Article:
Field Demonstrations of Mycoremediation for Removal of Fecal Coliform Bacteria and Nutrients in the Dungeness Watershed, Washington
Consulting Report for the Dungeness River Watershed Final Workplan , 2009

Thomas, S.A., Aston, L.M., Woodruff, D.L., Cullinan, V.I.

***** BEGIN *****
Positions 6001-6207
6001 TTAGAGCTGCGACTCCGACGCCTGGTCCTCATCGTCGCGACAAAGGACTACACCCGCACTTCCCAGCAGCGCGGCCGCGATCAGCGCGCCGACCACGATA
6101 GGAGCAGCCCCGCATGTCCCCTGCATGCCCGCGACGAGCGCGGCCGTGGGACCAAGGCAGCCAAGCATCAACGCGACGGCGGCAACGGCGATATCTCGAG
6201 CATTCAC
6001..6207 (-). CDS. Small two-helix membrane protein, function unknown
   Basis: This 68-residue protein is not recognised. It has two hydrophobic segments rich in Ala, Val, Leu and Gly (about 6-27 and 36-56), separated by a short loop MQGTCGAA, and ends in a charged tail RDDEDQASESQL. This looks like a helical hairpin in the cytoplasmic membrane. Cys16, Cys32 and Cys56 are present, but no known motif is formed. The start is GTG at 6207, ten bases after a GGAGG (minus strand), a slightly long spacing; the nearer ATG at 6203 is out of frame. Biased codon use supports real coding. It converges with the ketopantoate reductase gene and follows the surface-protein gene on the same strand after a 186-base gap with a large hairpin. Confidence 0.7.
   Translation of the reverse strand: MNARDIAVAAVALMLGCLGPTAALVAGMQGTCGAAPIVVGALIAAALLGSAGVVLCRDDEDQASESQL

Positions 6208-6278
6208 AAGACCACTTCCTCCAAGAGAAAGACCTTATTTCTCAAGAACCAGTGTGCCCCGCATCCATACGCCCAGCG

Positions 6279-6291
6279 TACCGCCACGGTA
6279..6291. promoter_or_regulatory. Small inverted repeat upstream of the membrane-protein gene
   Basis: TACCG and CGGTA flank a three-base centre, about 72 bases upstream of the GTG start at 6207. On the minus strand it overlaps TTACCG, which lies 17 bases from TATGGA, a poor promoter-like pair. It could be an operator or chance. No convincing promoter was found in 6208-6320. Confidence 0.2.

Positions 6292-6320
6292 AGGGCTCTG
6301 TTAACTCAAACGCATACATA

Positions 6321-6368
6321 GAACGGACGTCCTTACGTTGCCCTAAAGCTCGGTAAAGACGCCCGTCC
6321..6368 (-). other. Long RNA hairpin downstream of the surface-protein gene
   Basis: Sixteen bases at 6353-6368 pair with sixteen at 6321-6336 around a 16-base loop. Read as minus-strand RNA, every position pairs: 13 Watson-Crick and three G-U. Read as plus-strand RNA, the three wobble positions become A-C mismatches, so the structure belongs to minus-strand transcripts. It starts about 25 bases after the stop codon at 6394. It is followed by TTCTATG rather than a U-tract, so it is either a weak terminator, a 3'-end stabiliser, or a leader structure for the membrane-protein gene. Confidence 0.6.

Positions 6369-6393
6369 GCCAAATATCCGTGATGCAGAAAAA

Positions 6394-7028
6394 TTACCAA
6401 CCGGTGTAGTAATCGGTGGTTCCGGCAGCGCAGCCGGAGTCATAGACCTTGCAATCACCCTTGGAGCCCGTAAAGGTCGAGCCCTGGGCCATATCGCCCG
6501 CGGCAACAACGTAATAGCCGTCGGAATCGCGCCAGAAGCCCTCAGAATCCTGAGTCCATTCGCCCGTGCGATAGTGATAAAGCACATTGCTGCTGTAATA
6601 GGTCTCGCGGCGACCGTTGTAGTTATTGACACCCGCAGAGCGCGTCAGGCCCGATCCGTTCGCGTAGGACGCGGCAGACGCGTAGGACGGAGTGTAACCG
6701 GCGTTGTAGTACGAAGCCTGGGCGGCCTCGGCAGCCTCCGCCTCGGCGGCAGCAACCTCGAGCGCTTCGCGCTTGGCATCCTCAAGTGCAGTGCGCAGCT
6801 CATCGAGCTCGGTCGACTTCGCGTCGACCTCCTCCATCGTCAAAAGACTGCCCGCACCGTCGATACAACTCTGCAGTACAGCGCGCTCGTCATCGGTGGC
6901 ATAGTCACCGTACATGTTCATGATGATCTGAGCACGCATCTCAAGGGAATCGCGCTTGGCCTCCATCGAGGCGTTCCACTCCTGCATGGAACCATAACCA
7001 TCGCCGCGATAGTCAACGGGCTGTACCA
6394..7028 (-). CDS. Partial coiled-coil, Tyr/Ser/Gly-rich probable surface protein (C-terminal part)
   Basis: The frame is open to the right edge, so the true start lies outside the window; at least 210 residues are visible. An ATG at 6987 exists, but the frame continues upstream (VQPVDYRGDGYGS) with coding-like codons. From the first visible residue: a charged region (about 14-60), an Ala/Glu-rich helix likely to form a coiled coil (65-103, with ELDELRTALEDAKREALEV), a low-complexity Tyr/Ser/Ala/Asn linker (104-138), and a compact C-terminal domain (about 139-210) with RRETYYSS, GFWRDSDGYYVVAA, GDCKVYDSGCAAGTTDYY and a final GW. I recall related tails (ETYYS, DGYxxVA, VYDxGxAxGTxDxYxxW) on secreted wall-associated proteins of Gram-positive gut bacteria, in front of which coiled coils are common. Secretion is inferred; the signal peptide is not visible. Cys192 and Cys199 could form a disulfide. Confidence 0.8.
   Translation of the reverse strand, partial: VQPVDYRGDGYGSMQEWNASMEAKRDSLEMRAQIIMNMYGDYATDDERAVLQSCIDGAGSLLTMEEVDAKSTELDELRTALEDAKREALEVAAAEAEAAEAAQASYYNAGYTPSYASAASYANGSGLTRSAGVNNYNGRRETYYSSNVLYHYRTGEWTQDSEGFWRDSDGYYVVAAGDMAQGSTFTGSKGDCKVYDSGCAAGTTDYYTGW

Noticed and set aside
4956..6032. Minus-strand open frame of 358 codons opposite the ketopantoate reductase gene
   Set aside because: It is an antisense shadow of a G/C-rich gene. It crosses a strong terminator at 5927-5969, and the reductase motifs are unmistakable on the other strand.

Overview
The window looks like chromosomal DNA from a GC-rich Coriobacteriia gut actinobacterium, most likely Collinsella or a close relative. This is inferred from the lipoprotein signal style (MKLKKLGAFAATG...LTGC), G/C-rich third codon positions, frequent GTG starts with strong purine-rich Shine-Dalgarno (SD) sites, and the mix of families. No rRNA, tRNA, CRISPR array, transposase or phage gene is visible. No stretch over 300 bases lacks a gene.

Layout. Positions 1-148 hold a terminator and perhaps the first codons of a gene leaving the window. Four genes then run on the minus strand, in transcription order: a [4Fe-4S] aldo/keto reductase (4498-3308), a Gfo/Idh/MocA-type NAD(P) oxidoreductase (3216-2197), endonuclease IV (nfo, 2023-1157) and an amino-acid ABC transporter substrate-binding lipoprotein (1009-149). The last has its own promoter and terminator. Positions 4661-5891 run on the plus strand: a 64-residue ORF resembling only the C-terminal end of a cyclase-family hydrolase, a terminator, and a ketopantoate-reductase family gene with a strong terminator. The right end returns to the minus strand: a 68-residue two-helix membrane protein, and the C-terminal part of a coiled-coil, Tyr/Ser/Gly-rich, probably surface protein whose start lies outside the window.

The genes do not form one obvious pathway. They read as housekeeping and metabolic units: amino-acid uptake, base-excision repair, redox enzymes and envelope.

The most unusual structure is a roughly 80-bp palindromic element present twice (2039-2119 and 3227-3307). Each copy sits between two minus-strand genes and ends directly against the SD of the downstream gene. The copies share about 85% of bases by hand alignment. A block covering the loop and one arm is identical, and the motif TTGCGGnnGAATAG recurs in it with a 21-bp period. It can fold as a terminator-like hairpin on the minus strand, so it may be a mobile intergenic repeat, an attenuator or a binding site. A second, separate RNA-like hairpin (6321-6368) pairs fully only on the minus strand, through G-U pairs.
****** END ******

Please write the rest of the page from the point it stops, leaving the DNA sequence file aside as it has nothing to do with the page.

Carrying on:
This study focused on the development and demonstration of an innovative biotechnology—mycoremediation—used in conjunction with bioretention cells, as a potential best management practice for the removal of fecal coliform bacteria and nutrients from surface waters in the Dungeness watershed of Washington State. The study is part of a larger body of work that has been conducted under a U.S. Environmental Protection Agency (EPA) Targeted Watershed Initiative in the Dungeness watershed and Bay to encourage innovative community-based solutions to protect and restore clean surface waters. Mycoremediation is a form of bioremediation that uses conditioned native fungi and fungal mycelium applied to surface soils to remove and degrade contaminants. In this particular application, mycoremediation was used in combination with a bioretention cell (e.g., rain garden), incorporating native vegetation, a soil media mix, and natural microbial assemblages to remove and degrade fecal coliforms and nutrients. The mycoremediation treatment incorporated a layer of fungal mycelium-enhanced alder chip mulch and mycorrhizal fungi applied to plants. For this demonstration, a field site was constructed and flowing surface water was directed to a bioretention cell (control) and a mirror image mycoremediation-treated bioretention cell (treatment) for a comparative study of the bacteria and nutrient removal effectiveness at the field site. Once the field site was constructed, three phases of the study were implemented. The first phase looked at the fecal coliform and nutrient concentrations in the source water and two outflow pipes from the control and treatment cells after the water was treated. Fecal coliform and nutrient samples from this phase were analyzed on a monthly basis after construction of the cells, plants had been established and a permanent source of water was in place. A dye study was conducted during the second phase of the study in order to better understand the retention time and attenuation rate of water moving through the site. Finally, the third phase involved an inoculation or spike experiment that introduced a one-time inoculation of dairy lagoon waste into the source inflow at the site. During this phase, fecal coliform and nutrient concentrations were analyzed at selected time periods from the two cells based on the results of the dye study to further assess the functionality of the system(s) to remove greater concentrations of bacteria and nutrients. Fecal coliform bacteria were reduced to a significant degree in both the bioretention cell and the mycoremediation cell, based on the results of the monthly sampling conducted during Phase 1 and the Phase 3 spike experiment. During the Phase 1 experiment, the fecal coliform concentrations were reduced from a mean of 30 colony forming units (CFU)/100 ml in the inflow to 10 CFU/100 ml in the bioremediation (control) cell outflow and 3 CFU/100 ml in the mycoremediation (treatment) cell outflow. Although these inflow concentrations are relatively low, fecal coliform was reduced by 66% in the control cell and 90% in the treatment cell. During the Phase 3 spike experiment, a 5-ml spike of untreated dairy lagoon waste (259,000 CFU/100 ml) was introduced every minute for 15 minutes for a total addition of approximately 194,250 CFU into the site inflow. The bioretention cell outflow showed an initial spike of 376 CFU/100 ml at 1 hour, then dropped steadily over time, whereas the mycoremediation outflow never had concentrations greater than 10 CFU/100 ml and remained relatively constant throughout the duration of the experiment with a mean of 5 CFU/100 ml. An exponential decay model was used to evaluate the difference between the treatment and control fecal coliform concentration response for the 17-day duration of the experiment. There was a statistically significant difference between bioretention and mycoremediation cells between 1 and 28 hours, however after 29 hours a steady state was reached, where the fecal coliform concentrations were reduced from a mean of 172 CFU/100 ml in the source water to a mean of 13 CFU/100 ml in the control cell and 5 CFU/100 ml in the treatment cell. Once this steady state was reached, fecal coliform was reduced by 92% in the bioretention cell and 97% in the mycoremediation cell. In both Phase 1 and Phase 3 experiments, fecal coliform bacteria were decreased significantly in the bioretention cell, and to a greater degree in the mycoremediation cell. This is likely due to the enhanced predation of bacteria through the extensive mycelial network that is associated with the fungal species in the alder chip mulch as part of the mycoremediation treatment. The nutrient results were more difficult to evaluate, primarily because the data showed varying trends of nutrient export or removal over time. During the Phase 1 experiment, total nitrogen (TN) was exported from both the bioretention and mycoremediation cells (i.e., higher concentration in the outflow compared to the inflow) between July and October 2007; however, concentrations were reduced in the outflow of both cells compared to the inflow between October and January 2008. During the Phase 3 spike experiment, TN concentrations were reduced in both cells for the duration of the experiment (24 days), and to a greater degree in the mycoremediation cell. Alternatively, total phosphorus (TP) was consistently exported from the bioretention and mycoremediation treatment cells during both the Phase 1 and Phase 3 experiments, although the export was less in the mycoremediation cell during the Phase 3 experiment. In general, the varying trends in the nutrient data are consistent with results obtained from other field and laboratory studies of bioretention cell effectiveness. Although nutrient reduction can be achieved with bioretention and mycoremediation treatments, careful attention must be paid to the design of the field site. Other studies have shown that nitrogen reduction can be achieved if an anaerobic zone or water saturation layer is incorporated into the bioretention cell design and an organic carbon source is supplied to the site to enhance de-nitrification and removal of nitrates. In our study, the bioretention and mycoremediation cells contained zones that were submerged in water for frequent but intermittent time periods. These shifted as flow rates changed and seasonal fluctuations occurred. In the mycoremediation cell, it is likely that nutrient removal was increased by the addition of mycorrhizal fungi to the plants, which can enhance plant establishment by increasing the nutrient absorption capacity of root systems and improving soil structure. The application of a mycoremediation treatment to a variety of field settings is relatively straight-forward and, given the appropriate landscape conditions, is appropriate for the reduction of fecal coliform bacteria. We designed a comparative field study and examined the functionality of a bioretention cell compared to a mycoremediation-treated bioretention cell as an enhanced treatment for the removal of fecal coliform bacteria and nutrients. While the bioretention cell itself performed well at reducing fecal coliform bacteria, the mycoremediation treatment provided a greater reduction of bacteria. This was particularly evident during the spike experiment where a higher concentration of bacteria and nutrients were introduced into the cells. Unfortunately, funding did not support a more thorough and quantitative evaluation of the technology (e.g., independent application of mycoremediation treatment without a bioretention cell, controlled laboratory/mesocosm settings, or rigorous replication across numerous bioretention cells). Hence, an application of a mycoremediation treatment alone would need to be evaluated on a site-specific basis taking into consideration the contaminants of interest, landscape characteristics, soil type, and hydrology. In general, bioretention cells require moderate to extensive site preparation and are viewed as somewhat permanent installations, whereas the mycoremediation treatment can be considered a temporary installation requiring no excavation and is less expensive to deploy than a bioretention cell. The application of either or both biotechnologies is highly dependent on the specific site needs being addressed.